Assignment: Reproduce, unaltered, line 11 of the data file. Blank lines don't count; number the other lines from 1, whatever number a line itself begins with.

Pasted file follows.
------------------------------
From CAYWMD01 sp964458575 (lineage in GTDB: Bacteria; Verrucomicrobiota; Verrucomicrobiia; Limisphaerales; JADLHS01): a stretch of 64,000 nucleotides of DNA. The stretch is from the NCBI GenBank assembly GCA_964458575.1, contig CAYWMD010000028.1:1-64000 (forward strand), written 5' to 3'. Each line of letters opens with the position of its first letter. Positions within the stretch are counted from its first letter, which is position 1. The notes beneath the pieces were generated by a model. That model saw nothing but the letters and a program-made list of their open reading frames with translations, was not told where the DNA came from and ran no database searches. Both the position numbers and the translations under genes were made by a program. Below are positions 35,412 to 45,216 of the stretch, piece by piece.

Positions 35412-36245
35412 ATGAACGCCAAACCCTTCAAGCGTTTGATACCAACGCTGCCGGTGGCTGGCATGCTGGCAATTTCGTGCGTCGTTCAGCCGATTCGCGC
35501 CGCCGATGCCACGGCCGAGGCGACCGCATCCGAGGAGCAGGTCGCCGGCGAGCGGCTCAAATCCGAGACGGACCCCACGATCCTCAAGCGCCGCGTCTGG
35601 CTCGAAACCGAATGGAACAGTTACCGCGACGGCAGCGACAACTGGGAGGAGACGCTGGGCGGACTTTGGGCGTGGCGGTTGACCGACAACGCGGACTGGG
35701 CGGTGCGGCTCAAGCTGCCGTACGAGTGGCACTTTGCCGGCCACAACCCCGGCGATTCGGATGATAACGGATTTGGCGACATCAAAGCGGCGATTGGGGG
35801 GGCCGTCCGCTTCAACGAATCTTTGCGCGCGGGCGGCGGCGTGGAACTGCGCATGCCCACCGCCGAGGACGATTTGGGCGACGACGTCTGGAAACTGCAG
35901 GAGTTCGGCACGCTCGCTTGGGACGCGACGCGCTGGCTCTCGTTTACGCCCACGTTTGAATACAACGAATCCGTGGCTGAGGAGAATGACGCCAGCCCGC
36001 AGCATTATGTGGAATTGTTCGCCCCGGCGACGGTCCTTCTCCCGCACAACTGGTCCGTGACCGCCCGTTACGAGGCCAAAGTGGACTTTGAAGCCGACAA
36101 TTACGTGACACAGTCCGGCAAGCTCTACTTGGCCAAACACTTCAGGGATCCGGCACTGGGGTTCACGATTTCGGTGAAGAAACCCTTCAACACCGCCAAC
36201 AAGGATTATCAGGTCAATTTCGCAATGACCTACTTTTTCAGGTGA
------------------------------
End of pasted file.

36201 AAGGATTATCAGGTCAATTTCGCAATGACCTACTTTTTCAGGTGA